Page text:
But our entire system of government, from its inception, has been based upon a very different calculus -- that is, that many things matter besides merely protecting ourselves against threats, and consequently, we are willing to accept risks, even potentially fatal ones, in order to secure those other values. From its founding, America has rejected the worldview of prioritizing physical safety above all else, as such a mentality leads to an impoverished and empty civic life. The premise of America is and always has been that imposing limitations on government power is necessary to secure liberty and avoid tyranny even if it means accepting an increased risk of death as a result. That is the foundational American value.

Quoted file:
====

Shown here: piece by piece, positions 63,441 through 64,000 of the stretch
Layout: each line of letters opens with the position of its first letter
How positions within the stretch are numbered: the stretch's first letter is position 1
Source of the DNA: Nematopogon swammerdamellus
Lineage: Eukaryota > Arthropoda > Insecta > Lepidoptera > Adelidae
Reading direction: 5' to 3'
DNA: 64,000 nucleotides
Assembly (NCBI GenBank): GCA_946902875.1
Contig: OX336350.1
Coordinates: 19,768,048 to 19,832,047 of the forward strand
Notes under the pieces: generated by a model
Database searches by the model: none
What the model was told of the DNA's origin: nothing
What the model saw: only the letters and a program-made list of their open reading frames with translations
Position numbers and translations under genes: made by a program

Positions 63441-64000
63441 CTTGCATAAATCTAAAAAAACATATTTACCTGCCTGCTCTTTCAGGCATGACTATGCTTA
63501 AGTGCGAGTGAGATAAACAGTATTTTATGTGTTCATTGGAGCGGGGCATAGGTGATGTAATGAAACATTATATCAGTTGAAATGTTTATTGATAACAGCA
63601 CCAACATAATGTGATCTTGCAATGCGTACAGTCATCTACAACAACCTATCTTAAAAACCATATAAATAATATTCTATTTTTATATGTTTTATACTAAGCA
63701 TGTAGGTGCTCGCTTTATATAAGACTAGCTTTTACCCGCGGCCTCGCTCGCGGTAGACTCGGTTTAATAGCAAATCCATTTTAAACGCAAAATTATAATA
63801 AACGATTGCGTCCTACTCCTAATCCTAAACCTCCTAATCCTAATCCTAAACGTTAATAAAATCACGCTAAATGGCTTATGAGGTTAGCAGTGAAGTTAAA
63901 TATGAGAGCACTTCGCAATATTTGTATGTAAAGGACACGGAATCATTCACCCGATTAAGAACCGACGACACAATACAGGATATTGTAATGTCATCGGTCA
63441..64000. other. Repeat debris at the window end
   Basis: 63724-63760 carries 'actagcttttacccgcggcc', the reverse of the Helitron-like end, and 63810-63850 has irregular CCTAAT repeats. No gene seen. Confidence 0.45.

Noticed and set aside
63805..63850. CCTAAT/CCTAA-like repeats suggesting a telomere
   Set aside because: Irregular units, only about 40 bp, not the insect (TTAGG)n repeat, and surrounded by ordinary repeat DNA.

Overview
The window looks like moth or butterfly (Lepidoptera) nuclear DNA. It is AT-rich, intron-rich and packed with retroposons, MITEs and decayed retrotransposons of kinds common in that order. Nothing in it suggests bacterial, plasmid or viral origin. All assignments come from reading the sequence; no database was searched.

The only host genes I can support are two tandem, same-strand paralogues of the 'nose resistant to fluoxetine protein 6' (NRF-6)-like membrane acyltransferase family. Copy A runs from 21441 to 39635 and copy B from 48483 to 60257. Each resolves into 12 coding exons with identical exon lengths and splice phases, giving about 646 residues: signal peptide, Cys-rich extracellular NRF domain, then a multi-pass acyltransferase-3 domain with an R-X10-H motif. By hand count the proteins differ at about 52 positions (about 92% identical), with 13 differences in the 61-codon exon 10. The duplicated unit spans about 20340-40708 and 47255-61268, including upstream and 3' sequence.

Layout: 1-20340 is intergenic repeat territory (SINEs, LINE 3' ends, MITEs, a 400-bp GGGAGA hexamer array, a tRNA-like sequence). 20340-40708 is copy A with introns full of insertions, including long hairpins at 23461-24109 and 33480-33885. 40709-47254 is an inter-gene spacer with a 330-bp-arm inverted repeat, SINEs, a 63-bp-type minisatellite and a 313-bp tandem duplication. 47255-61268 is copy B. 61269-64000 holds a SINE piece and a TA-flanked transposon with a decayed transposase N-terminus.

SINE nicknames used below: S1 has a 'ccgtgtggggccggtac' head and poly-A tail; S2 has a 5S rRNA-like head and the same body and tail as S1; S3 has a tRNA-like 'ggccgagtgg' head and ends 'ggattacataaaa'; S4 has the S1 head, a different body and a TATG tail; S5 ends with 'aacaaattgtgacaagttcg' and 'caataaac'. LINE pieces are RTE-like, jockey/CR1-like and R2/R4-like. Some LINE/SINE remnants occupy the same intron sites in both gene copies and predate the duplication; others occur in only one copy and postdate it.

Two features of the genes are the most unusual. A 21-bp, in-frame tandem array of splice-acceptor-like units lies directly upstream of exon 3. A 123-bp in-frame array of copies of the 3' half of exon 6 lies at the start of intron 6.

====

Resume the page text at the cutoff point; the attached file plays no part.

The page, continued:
It is this courageous demand for core liberties even if such liberties provide less than maximum protection from physical risks that has made America bold, brave, and free. Societies driven exclusively or primarily by a fear of avoiding Evil, minimizing risks, and seeking above all else that our government "protects" us are not free. That is a path that inevitably leads to authoritarianism -- an increasingly strong and empowered leader in whom the citizens vest ever-increasing faith and power in exchange for promises of safety. That is most assuredly not the historical ethos of the United States.